Tolman initially was attracted to Watsonian behaviorism but eventually developed a more sophisticated view of animal and human behavior as purposive and goal-driven. We must focus on Tolman's legacy in the research on motivation.
Examine Tolman's legacy in research on motivation. In your response, include discussion of the following:
1. What does Tolman's theory of animal learning tell us about the motivation for human learning?
2. How does what we learn about motivation for human learning affect the way we should teach both formally and informally?
3. Are current views of human motivation consistent with Tolman's ideas? If current views are different, are they superior to Tolman's? Why or why not?
Abstract: Tolman's work is essential because it incorporates the insights of behaviorism while eliminating its overly simplistic assumptions. What matters here for learning and motivation is process, and this process is tightly bound with the expectations and needs of students.
Behaviorism can be an arid, overly simplistic and mechanistic approach to motivation. It is based around the learned connection between stimulus x and action y. It's insights can be used and modified however, to incorporate a more sophisticated mental picture of learning, motivation and method.
Rats and Human Learning
E.C. Tolman used rats in experiments to illustrate his concept of purposive behaviorism. This was an idea that stressed the disposition of the will to accomplish some task. This is quite different from the typical behaviorist concept of associationism and learned responses. Tolman was far more voluntarist than the tradition of Skinner, etc.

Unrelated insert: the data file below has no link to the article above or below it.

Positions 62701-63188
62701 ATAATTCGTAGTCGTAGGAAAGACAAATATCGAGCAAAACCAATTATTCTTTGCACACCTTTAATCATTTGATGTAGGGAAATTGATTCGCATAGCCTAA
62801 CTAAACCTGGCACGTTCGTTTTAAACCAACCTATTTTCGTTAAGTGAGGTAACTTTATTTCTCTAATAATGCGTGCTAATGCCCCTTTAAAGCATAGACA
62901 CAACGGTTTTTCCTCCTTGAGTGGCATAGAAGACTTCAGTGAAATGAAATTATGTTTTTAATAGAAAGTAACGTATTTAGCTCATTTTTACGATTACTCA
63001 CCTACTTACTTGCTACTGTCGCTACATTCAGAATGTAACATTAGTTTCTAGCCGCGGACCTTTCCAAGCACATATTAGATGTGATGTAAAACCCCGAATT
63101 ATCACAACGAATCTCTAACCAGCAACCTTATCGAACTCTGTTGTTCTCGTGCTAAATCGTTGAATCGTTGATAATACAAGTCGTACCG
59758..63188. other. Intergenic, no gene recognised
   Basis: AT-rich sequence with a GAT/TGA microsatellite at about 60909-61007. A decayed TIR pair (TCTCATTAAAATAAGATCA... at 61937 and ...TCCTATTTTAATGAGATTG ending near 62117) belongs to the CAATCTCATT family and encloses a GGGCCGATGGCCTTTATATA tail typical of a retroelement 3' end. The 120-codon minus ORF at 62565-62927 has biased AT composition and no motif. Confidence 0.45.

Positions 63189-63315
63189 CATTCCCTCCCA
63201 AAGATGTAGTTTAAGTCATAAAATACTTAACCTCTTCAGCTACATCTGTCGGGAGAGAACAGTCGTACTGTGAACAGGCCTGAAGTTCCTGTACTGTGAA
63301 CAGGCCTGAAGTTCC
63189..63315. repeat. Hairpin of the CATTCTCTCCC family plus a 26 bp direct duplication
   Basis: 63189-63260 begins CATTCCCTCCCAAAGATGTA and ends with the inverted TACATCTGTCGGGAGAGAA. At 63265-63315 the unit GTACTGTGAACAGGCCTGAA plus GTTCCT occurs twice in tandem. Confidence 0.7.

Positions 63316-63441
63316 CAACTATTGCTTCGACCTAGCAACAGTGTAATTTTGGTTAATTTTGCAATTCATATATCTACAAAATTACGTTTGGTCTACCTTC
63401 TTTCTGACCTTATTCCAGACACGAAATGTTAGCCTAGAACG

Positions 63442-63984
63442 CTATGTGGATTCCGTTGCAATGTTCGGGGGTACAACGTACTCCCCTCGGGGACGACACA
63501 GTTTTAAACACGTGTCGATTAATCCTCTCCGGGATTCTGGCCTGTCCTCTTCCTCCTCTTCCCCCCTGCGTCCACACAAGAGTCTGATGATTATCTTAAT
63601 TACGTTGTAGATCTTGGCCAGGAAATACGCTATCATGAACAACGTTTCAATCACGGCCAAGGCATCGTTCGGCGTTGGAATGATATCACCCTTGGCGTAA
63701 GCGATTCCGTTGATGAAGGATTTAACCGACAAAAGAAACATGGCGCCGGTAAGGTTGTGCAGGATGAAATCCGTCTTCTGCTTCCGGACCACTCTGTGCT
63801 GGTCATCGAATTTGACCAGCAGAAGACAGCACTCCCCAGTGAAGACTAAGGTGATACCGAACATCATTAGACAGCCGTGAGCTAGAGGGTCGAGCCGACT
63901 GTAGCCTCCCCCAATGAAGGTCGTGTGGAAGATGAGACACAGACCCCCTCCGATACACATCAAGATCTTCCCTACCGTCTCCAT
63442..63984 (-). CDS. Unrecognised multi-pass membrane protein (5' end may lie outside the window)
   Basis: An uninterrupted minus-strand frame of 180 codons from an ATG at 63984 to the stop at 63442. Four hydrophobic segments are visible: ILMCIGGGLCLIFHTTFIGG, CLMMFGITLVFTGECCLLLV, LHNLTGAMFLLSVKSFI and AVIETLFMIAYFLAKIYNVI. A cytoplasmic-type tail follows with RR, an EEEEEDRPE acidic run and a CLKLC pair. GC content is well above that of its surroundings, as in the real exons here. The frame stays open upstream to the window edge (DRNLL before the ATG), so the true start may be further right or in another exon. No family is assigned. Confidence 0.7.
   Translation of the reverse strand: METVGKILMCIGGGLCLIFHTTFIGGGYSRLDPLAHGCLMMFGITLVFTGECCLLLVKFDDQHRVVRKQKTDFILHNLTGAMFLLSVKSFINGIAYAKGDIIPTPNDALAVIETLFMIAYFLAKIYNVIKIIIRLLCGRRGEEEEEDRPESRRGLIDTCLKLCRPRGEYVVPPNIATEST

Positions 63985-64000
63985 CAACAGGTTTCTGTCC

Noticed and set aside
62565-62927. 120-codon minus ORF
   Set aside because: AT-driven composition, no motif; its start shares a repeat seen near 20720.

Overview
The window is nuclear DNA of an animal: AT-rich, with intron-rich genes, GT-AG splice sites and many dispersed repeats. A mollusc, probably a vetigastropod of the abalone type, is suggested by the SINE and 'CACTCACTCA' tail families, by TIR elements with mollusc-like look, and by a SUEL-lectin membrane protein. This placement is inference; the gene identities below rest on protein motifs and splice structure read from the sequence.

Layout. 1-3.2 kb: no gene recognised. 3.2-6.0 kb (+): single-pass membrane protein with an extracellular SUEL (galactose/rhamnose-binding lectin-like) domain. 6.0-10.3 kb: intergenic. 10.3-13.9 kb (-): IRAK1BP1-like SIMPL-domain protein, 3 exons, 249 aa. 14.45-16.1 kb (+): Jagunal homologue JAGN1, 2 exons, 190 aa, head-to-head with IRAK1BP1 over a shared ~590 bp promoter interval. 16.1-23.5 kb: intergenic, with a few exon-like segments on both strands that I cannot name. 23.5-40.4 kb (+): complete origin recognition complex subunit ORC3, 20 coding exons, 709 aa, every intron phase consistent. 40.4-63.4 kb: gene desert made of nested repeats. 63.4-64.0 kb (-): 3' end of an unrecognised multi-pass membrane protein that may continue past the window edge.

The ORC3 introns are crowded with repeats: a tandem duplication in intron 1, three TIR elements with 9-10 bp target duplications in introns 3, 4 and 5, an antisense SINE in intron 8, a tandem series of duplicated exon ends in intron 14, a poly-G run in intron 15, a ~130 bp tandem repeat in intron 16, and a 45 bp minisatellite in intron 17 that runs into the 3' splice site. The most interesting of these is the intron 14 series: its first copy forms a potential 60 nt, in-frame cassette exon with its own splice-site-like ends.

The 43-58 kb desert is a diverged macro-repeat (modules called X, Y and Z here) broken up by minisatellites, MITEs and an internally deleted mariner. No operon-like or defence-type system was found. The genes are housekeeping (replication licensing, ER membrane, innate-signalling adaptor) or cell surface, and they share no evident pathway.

In his (1932) work Purposive Behavior in Animals and Men, he stresses that behavior and motivation cannot be reduced to simple stimulus coming from the outside. Instead, man is governed by a complex web of concepts, ideas and tasks that cannot be reduced to their component parts - they are results of a lifetime of adaptation to circumstances. Eventually, however, these tasks become habitualized or ritualized and then take on the more familiar learned behavior of the Skinnerian tradition (Hergenhahn, 2009).
Animals have purposeful wills very similar to humans. In his rat experiments, he observes that once there is some sense that performing an action will lead to a reward, the animal will slowly begin to learn that fact, and, over time, develop a weak hypothesis and then, expectation of the result. Finally, a "cognitive map" is formed that then governs behavior. The given nature of the maze and hunger, the results of trial and error, the analysis of that trial, and finally, a grasp of the connection between certain actions and rewards. For modern students, this suggests that a great degree of individual experimentation is needed to truly learn and reinforce concepts. The slow connections between behavior and result, over time, are the essence of learning (Hergenhahn, 2009 and Curzon, 2004).
As far as human learning and motivation, Tolman's animal experiments forces one to look at the complex web of behaviors and ideas in approaching a subject rather than a mere learned reflex to study it. His schema was quite simple: the environment affects man. From observation and analysis, people achieve a set of more or less coherent concepts that make sense out of the world and give ...
The expert examines E.C. Tolman on learning and modified behaviorism. The motivation for human learning affects the way we should teach both formally and informally is determined.